Fundamentals Of Natural Gas Chemistry

Author: Steve Whitman

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In order to understand the chemistry of natural gas, it is important to be familiar with some basic concepts of general chemistry. Here are some definitions you should know:

Matter – anything that has mass and occupies space.

Energy – the capacity to do work or transfer heat.

Elements – substances that cannot be decomposed into simpler substances by chemical changes. There are approximately 112 known elements. Examples: carbon, oxygen, and nitrogen.

Atom – the smallest unit in which an element can exist. Atoms are composed of electrons, protons, and neutrons.

Compounds – pure substances consisting of two or more different elements in a fixed ratio. Examples: water and methane.

Molecule – the smallest unit in which a compound can exist or the normal form in which an element exists. Example: One molecule of water consist of two hydrogen atoms and one oxygen atom. One molecule of nitrogen consist of two atoms of nitrogen.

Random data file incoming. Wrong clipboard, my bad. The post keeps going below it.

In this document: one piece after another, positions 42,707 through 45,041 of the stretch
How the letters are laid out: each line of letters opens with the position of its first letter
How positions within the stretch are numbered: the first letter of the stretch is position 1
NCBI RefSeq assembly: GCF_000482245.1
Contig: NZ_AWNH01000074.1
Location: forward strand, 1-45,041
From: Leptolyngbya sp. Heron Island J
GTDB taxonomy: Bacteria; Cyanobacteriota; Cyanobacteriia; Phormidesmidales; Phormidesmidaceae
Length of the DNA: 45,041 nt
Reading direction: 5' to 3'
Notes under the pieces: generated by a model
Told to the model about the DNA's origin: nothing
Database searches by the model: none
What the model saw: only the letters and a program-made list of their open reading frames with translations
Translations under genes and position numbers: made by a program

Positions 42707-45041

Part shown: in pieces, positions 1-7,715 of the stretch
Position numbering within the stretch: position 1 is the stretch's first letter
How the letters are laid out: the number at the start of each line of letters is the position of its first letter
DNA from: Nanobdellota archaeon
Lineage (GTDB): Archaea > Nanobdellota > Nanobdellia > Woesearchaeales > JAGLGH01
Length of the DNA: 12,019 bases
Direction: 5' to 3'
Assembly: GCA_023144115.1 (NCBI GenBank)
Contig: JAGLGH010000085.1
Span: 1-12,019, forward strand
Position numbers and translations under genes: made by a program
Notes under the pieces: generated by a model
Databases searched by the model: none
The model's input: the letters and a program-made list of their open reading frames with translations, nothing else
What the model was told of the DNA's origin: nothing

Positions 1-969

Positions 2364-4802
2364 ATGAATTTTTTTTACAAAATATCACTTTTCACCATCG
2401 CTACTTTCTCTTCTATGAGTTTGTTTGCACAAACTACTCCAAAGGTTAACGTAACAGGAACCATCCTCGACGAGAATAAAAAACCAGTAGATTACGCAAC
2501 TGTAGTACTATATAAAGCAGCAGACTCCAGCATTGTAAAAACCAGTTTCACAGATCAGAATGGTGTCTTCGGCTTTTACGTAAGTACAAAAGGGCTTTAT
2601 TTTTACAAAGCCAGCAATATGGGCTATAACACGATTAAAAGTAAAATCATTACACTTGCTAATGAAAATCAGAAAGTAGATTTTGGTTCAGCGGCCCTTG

Mixture – combination of two or more pure substances in which each substance maintains its own composition and properties. Examples: natural gas, gasoline, and air.


The attractive forces that hold atoms together in compounds are called chemical bonds. There are two major classes of bonds–ionic bonds and covalent bonds. Most of the bonds involved in natural gas components are single covalent bonds. A single covalent bond consists of a pair of electrons shared by two atoms. A double bond is two pair of electrons shared between two atoms. Some minor components of natural gas may contain both single and double bonds. Aromatic molecules, such as benzene, contain covalent bonds where multiple electrons are shared among more than two atoms.